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The inaugural day of the 10th Publishers Conference in the lead up to the 39th Sharjah International Book Fair has been symbolic of a fresh start for the global publishing fraternity, as 317 professionals and 33 speakers reunite in what is a first-of-its-kind global gathering of industry professionals since the Coronavirus (Covid-19) pandemic led to cancellations of some of the biggest book events internationally this year.
The formal proceedings of the three-day conference organised by Sharjah Book Authority (SBA), begun with HE Ahmed bin Rakkad Al Ameri, Chairman, SBA, extending warm welcome to both in-person and virtual attendees, saying: “Our meeting today is an exceptional one because we are among global pioneers dedicated to developing a brand new model of hybrid events. Until corona ends.”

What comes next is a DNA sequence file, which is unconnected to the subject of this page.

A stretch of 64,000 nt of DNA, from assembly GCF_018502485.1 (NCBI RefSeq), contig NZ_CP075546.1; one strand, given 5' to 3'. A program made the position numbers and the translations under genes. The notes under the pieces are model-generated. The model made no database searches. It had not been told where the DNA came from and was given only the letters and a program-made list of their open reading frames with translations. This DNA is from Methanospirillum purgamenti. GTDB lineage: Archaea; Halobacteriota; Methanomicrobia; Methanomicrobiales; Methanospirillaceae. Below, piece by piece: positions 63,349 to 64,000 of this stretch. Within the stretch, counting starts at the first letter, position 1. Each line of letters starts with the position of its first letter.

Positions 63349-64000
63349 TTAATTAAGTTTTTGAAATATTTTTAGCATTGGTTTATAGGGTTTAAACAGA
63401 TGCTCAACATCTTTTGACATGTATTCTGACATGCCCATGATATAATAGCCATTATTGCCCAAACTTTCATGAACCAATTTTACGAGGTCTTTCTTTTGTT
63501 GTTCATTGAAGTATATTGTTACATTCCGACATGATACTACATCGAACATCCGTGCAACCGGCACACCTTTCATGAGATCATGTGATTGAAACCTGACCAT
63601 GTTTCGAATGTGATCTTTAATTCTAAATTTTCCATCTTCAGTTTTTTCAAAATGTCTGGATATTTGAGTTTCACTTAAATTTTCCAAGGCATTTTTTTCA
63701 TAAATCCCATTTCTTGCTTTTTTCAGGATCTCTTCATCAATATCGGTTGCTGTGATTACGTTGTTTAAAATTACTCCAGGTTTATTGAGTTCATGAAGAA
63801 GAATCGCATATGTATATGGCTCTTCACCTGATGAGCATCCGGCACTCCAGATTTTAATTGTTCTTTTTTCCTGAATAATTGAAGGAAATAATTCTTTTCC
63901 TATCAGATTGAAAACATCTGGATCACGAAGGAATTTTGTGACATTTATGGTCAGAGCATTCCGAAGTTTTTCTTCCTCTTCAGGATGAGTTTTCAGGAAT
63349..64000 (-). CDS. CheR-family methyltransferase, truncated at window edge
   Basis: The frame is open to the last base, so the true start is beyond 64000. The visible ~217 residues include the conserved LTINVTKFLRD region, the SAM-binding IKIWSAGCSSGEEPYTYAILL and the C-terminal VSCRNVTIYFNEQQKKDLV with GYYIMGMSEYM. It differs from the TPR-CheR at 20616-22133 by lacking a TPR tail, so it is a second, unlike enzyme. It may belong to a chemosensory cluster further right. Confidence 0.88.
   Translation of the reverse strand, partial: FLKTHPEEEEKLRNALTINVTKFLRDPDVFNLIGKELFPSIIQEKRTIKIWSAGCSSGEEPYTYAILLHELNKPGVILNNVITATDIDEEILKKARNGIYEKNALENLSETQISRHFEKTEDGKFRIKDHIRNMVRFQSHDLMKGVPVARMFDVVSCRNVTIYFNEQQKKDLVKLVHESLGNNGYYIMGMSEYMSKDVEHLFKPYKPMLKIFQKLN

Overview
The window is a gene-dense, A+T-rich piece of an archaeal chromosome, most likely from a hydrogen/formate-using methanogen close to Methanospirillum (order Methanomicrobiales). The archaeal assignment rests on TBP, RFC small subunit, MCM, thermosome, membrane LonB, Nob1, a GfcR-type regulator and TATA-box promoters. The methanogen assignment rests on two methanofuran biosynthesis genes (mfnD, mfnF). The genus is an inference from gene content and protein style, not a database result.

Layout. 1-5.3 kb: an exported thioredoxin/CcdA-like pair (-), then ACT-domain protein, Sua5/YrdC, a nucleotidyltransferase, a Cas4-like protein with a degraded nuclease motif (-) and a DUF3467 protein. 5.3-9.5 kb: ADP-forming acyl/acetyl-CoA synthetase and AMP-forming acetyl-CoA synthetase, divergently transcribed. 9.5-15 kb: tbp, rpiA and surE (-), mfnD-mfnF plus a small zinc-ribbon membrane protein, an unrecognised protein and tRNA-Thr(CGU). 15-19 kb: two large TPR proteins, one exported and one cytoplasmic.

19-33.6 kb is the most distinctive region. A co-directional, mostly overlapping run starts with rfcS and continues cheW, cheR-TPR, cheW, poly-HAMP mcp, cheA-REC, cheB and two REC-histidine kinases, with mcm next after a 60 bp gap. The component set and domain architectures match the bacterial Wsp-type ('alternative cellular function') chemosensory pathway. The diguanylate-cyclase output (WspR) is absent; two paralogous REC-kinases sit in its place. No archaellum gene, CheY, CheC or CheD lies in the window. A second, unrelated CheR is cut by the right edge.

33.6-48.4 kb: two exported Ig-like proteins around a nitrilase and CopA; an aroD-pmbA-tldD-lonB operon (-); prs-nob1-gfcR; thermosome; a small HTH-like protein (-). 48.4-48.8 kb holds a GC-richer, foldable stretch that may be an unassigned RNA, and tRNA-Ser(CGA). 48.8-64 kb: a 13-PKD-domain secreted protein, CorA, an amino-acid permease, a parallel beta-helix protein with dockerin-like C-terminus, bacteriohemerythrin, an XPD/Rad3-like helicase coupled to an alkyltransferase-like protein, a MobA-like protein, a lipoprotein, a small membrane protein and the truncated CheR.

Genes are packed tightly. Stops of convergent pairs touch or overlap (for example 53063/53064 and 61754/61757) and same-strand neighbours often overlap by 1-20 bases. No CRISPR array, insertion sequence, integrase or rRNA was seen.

“Through this conference, which is yet another opportunity to explore meaningful collaborations and partnerships, SBA renews its commitment to Sharjah’s cultural enterprise established by His Highness Sheikh Dr. Sultan bin Muhammad Al Qasimi, Member of the Supreme Council and Ruler of Sharjah. We are here to support everyone in the creative industries,” Al Ameri added, emphasising to the attending publishers that the conference is being held to ensure that the industry can continue to strengthen their response to the current crisis and work collectively to fortify the book industry’s future in the post-Covid19 era.